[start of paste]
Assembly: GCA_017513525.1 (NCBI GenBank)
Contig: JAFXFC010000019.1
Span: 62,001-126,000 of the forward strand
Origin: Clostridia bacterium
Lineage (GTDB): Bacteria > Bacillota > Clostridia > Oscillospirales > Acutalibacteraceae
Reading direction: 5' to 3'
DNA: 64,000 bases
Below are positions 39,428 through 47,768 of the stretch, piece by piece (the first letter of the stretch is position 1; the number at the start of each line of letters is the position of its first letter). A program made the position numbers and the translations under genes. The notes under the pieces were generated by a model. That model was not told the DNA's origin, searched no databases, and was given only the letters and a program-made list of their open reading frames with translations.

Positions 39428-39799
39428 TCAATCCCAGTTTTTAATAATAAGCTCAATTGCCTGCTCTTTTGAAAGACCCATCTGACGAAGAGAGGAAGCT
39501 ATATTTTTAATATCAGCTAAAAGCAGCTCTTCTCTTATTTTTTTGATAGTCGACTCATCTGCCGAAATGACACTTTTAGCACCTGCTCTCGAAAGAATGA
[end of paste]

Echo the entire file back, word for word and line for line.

Assembly: GCA_017513525.1 (NCBI GenBank)
Contig: JAFXFC010000019.1
Span: 62,001-126,000 of the forward strand
Origin: Clostridia bacterium
Lineage (GTDB): Bacteria > Bacillota > Clostridia > Oscillospirales > Acutalibacteraceae
Reading direction: 5' to 3'
DNA: 64,000 bases
Below are positions 39,428 through 47,768 of the stretch, piece by piece (the first letter of the stretch is position 1; the number at the start of each line of letters is the position of its first letter). A program made the position numbers and the translations under genes. The notes under the pieces were generated by a model. That model was not told the DNA's origin, searched no databases, and was given only the letters and a program-made list of their open reading frames with translations.

Positions 39428-39799
39428 TCAATCCCAGTTTTTAATAATAAGCTCAATTGCCTGCTCTTTTGAAAGACCCATCTGACGAAGAGAGGAAGCT
39501 ATATTTTTAATATCAGCTAAAAGCAGCTCTTCTCTTATTTTTTTGATAGTCGACTCATCTGCCGAAATGACACTTTTAGCACCTGCTCTCGAAAGAATGA